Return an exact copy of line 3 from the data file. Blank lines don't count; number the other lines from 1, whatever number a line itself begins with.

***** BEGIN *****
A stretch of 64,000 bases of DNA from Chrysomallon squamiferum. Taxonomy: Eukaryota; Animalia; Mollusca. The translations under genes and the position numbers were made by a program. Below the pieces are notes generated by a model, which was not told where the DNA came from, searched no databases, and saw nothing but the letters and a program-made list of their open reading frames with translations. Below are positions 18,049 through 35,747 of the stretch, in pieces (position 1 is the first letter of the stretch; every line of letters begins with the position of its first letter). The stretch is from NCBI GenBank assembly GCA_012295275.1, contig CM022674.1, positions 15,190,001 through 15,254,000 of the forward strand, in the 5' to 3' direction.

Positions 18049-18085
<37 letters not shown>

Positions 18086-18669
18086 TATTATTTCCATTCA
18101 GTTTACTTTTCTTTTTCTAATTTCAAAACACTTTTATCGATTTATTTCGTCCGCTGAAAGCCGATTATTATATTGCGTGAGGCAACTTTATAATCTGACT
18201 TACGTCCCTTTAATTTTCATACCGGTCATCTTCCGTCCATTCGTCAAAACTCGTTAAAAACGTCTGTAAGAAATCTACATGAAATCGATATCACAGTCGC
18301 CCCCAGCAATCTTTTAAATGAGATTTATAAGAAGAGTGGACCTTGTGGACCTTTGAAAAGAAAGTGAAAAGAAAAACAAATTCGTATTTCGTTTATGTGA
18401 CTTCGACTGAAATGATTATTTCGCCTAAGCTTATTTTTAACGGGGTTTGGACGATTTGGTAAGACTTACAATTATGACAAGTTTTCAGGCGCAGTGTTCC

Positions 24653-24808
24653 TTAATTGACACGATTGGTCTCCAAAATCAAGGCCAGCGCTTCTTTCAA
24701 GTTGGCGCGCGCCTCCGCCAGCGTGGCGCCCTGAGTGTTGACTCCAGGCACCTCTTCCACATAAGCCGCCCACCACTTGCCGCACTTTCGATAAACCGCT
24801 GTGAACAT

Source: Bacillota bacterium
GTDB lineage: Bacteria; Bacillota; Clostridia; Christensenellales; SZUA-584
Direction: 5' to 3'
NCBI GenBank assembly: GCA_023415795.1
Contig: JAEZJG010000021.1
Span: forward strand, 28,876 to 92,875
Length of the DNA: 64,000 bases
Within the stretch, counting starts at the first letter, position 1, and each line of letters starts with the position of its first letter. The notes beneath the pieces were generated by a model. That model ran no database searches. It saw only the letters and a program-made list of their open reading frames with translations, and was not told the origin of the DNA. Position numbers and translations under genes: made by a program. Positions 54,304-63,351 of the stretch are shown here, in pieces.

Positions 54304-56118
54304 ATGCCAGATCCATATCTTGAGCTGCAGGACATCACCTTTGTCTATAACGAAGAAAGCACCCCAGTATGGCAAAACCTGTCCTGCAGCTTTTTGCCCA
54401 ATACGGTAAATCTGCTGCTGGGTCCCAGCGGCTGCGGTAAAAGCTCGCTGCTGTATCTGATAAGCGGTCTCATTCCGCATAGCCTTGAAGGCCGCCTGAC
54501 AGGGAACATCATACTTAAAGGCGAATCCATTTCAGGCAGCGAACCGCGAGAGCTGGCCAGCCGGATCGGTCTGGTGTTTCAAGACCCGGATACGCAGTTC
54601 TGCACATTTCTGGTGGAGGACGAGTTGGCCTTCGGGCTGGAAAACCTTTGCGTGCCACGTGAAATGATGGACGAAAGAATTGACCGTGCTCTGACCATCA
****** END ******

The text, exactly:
<37 letters not shown>